During a question and answer session at a recent industry conference, a home builder asked Moody’s Analytics chief economist Mark Zandi for his thoughts about the labor
The Housing and Economic Recovery Act of 2008: A Good Thing
Senior Editor Bill Lurz says there are stipulations, but the tax credit portion of the recent housing act will help stabilize our market.
NAHB economists believe more than 2 million home buyers will use the $7,500 tax credit included in the Housing and Economic Recovery Act of 2008, recently signed into law by President Bush. “That's our projection for people claiming the credit on tax returns in either 2008 or 2009,” says NAHB economist Rob Deitz. “We're just looking at our forecast for home sales and assuming 40 percent of those sales will be to first-time buyers. And that's not taking into account sales induced by the tax credit — those that would not have occurred without it.”
Now remember, most of those 2 million home sales will be in the existing home market, but the law will still have a big impact on home builders by stabilizing prices and breaking the log-jam that's caused inventories of unsold homes to spiral up all across the country.
“The key thing this will do is get inventory levels down,” Deitz says. “While getting a sale in the existing home market is not 'first best' for our industry, it's one more house off the inventory rolls. And then there's the multiplier effect that eventually on new home sales in the move-up market.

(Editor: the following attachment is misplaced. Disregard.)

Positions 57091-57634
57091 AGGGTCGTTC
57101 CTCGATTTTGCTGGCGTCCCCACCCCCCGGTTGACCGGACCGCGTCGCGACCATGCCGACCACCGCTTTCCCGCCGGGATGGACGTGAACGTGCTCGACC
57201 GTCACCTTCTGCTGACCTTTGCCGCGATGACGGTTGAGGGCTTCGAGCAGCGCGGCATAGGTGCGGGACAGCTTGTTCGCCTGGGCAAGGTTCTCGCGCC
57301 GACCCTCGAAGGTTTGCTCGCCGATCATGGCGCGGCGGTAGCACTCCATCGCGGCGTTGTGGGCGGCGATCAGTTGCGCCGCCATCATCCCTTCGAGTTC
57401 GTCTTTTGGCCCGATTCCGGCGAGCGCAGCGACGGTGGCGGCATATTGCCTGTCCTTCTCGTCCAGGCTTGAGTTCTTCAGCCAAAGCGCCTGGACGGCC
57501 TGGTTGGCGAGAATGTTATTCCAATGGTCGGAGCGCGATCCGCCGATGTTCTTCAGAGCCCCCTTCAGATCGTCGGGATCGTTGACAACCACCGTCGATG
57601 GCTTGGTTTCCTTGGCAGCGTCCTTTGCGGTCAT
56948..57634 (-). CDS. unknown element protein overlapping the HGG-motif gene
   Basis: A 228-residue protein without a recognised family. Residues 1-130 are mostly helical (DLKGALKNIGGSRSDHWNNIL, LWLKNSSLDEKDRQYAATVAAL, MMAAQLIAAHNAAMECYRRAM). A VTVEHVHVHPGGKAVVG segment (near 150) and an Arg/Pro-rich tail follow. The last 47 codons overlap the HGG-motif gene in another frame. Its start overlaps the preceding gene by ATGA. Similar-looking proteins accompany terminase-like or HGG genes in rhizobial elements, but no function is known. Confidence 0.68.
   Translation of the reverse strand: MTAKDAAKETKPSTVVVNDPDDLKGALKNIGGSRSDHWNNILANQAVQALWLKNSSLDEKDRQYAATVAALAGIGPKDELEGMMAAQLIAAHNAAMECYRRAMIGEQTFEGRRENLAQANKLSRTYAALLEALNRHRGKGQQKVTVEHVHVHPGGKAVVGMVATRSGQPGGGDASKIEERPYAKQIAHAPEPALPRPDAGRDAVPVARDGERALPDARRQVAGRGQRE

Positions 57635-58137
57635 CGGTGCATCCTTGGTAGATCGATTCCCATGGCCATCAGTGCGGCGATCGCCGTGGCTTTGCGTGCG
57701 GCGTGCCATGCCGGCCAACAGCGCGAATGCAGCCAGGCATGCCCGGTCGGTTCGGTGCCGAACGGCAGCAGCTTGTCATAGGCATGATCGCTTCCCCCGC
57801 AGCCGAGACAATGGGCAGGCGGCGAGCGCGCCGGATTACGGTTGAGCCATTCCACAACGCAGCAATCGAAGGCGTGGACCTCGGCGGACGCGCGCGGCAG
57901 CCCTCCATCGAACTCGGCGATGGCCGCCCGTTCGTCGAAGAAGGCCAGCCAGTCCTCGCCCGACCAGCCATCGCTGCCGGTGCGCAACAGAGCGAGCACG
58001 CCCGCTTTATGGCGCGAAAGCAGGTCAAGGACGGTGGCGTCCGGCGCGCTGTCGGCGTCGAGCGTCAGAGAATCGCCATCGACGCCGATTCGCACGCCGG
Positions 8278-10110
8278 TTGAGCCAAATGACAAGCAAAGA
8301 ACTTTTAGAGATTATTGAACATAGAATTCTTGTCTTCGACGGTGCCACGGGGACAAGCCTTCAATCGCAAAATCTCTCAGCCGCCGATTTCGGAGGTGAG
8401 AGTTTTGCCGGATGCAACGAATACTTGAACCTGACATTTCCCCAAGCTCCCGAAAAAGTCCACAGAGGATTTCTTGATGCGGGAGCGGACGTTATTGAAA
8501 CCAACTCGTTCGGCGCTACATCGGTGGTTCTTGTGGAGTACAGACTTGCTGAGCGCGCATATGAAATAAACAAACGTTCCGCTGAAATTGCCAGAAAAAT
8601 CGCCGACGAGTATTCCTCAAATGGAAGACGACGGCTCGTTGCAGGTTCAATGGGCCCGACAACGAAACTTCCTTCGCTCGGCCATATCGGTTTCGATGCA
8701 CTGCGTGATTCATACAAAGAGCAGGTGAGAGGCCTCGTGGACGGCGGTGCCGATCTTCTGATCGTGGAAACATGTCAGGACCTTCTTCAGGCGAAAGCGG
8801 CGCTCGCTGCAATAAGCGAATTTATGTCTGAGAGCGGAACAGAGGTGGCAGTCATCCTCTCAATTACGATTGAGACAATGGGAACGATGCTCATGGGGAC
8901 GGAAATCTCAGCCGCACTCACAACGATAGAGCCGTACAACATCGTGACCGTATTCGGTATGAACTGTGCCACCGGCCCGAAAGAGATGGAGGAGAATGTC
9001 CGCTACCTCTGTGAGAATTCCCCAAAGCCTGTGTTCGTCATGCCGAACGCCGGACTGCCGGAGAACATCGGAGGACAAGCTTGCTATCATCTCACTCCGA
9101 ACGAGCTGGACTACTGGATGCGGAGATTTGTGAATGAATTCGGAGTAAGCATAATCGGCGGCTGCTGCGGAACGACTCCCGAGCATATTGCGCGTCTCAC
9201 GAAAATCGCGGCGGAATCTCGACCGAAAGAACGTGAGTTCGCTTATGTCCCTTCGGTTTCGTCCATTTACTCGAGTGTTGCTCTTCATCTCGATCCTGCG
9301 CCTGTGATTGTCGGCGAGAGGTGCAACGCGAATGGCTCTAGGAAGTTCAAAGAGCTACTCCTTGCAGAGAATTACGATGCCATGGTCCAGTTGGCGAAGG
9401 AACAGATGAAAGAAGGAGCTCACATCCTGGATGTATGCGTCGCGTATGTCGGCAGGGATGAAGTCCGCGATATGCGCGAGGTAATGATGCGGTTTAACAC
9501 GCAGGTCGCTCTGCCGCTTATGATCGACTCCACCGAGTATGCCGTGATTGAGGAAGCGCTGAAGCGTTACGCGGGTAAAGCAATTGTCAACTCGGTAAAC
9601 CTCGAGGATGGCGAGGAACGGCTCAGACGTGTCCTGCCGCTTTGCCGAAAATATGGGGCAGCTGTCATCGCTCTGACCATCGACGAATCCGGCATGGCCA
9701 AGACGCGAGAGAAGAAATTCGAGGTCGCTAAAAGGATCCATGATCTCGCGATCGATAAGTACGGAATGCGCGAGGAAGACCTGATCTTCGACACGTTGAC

“First-time buyers don't have homes to sell. That's why they're targeted. We need them to bust out of this thing.”
Deitz also points out that the tax credit will have an impact on worldwide financial markets. “It helps by providing certainty for the revenues attributable to mortgage-backed securities,” he says, “and certainty and stability in financial markets will help both lending to builders and to home buyers. It's all connected.”
Not bad for a measure that's really only an interest-free loan rather than a traditional tax credit, because the $7,500 must be repaid to the federal government over 15 years, beginning in 2010. Still, it gets money into the hands of first-time buyers when they need it most: the year they sign on the dotted line. Housing industry management consultant Chuck Shinn takes a somewhat jaundiced view of that repayment requirement. “Don't hold your breath waiting for those repayments,” he says. “I think the tax credit will be repaid about as often as student loans to college kids.”
If the tax credit gets us out of this mess, no one will care.